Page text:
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“We are, therefore I am”: Contextualizing the life and emotional wellbeing of young Nigerian-born adults living in the United States.

Amah-Mbah, Chino, Nnenna (2021) “We are, therefore I am”: Contextualizing the life and emotional wellbeing of young Nigerian-born adults living in the United States. Master's Thesis, University of Pittsburgh. (Unpublished)

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Abstract

The number of Nigerian immigrants in the United States has been on a steady increase over the past decades. Nigerians currently make up the largest African immigrant group in the United States. Nigerian immigrants are a heterogeneous group with differences in socio-demographic characteristics. This study contributes to the knowledge and understanding of young (millennial and Generation Z) Nigerian immigrants who may differ from older generations of Nigerian immigrants. This study utilized qualitative research methods to explore how the emotional wellbeing of young Nigerian immigrants is shaped by their family of origin and by their new host country (the United States). Participants included Nigerian-born adults aged 21-35 years, who immigrated from the age of 16 and beyond, and are now living in the United States. Sense of self was identified as the overarching theme from the data analysis. Participants’ age, interpersonal relationships, adjustment to being in the U.S, and the exercising of their autonomy all impacted the development of their sense of self. Having a strong sense of self contributes to increased self-efficacy, resiliency, agency, and the development of significant social relationships and support systems which all lead to better health outcomes, emotional wellbeing, and a good quality of life. Finally, this study presents implications and recommendations specific to public health for considering context when working with Nigerian millennial immigrants in the United States and suggestions for future research.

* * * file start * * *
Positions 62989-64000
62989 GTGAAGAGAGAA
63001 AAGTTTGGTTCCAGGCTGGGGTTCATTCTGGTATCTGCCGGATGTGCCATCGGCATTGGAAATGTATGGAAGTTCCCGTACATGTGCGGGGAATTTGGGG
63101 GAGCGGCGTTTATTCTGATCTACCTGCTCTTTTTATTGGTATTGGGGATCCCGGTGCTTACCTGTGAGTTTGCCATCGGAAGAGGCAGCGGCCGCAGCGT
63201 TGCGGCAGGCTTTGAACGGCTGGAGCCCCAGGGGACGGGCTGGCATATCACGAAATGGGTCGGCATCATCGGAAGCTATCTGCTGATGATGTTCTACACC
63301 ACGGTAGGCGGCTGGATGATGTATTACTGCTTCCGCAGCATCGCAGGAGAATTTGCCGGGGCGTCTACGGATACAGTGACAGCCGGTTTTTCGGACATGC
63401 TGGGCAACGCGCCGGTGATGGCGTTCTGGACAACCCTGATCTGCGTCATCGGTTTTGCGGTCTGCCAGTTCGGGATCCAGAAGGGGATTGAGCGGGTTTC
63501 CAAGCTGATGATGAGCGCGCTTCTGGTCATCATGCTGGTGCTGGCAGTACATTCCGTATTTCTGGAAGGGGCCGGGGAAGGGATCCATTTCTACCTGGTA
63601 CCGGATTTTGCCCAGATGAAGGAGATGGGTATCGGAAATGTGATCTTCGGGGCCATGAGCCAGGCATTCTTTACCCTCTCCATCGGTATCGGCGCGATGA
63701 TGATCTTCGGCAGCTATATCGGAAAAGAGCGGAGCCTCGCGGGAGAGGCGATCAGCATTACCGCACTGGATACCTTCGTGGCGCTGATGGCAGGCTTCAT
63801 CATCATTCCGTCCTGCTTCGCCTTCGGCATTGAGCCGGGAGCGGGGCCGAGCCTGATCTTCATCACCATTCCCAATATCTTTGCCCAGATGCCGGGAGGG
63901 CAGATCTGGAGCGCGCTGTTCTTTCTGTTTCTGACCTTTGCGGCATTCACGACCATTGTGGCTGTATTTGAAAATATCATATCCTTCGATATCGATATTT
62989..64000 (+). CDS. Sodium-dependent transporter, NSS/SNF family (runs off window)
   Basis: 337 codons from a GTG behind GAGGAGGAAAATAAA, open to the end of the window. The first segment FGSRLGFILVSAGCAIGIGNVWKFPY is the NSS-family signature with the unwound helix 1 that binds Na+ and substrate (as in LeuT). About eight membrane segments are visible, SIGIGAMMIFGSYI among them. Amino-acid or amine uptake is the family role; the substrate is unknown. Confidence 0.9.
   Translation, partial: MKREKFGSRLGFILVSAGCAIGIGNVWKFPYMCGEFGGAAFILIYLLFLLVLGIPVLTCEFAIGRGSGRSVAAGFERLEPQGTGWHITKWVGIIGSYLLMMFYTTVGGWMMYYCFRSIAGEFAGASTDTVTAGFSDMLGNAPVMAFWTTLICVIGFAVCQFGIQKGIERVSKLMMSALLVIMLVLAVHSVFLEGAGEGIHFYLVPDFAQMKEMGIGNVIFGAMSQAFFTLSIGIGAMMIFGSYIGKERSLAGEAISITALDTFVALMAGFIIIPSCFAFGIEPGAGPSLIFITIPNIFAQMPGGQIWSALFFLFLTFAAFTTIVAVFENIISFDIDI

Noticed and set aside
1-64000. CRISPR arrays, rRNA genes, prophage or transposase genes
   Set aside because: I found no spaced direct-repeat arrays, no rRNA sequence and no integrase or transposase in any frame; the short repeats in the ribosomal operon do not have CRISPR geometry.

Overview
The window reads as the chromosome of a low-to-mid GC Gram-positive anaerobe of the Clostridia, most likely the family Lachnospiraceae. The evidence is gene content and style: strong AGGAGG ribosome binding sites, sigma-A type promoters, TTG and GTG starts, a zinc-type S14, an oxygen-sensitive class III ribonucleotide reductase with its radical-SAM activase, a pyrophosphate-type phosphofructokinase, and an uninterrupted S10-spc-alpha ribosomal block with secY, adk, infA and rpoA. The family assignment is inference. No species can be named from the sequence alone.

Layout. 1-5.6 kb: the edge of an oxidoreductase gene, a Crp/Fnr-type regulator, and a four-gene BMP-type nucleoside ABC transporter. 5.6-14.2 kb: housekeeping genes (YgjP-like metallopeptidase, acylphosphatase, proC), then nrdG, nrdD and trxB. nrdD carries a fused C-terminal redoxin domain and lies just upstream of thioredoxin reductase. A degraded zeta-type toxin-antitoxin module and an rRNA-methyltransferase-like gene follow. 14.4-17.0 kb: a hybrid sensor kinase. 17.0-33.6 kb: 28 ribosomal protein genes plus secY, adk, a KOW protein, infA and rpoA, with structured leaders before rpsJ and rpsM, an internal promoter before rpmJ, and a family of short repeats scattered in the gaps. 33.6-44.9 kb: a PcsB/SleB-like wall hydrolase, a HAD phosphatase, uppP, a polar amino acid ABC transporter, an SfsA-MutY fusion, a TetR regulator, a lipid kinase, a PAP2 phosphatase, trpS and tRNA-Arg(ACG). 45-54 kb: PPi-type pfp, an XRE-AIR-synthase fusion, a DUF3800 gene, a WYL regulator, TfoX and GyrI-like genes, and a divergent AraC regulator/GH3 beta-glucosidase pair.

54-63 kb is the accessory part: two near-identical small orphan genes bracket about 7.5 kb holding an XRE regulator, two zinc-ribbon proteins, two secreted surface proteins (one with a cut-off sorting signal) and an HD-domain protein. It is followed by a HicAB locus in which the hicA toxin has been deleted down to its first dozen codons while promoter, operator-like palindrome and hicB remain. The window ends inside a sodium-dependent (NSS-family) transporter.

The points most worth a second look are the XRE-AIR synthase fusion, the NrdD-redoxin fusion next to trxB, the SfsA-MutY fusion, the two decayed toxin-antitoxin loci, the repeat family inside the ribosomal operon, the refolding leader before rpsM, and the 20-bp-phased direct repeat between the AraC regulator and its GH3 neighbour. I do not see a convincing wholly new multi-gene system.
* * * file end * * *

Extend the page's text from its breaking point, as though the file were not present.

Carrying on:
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Details

Item Type: University of Pittsburgh ETD
Status: Unpublished
Creators/Authors:
CreatorsEmailPitt UsernameORCID
Amah-Mbah, Chino, Nnennacna15@pitt.educna15
ETD Committee:
TitleMemberEmail AddressPitt UsernameORCID
Committee ChairElias, Thistleelias@pitt.eduelias
Committee MemberGarland, Richardrig11@pitt.edurig11
Committee MemberBetru, Yodityoditbetru@pitt.eduykb2
Committee MemberFapohunda, Abimbolaaof3@pitt.eduaof3
Date: 13 May 2021
Date Type: Publication
Defense Date: 20 April 2021
Approval Date: 13 May 2021
Submission Date: 28 April 2021
Access Restriction: 1 year -- Restrict access to University of Pittsburgh for a period of 1 year.
Number of Pages: 103
Institution: University of Pittsburgh
Schools and Programs: Graduate School of Public Health > Behavioral and Community Health Sciences
Degree: MPH - Master of Public Health
Thesis Type: Master's Thesis
Refereed: Yes
Uncontrolled Keywords: Nigeria, Nigerian immigrants, immigration, emotional wellbeing, sense of self, United States, young Nigerians, qualitative
Date Deposited: 13 May 2021 20:54
Last Modified: 13 May 2021 20:54
URI: http://d-scholarship.pitt.edu/id/eprint/40890

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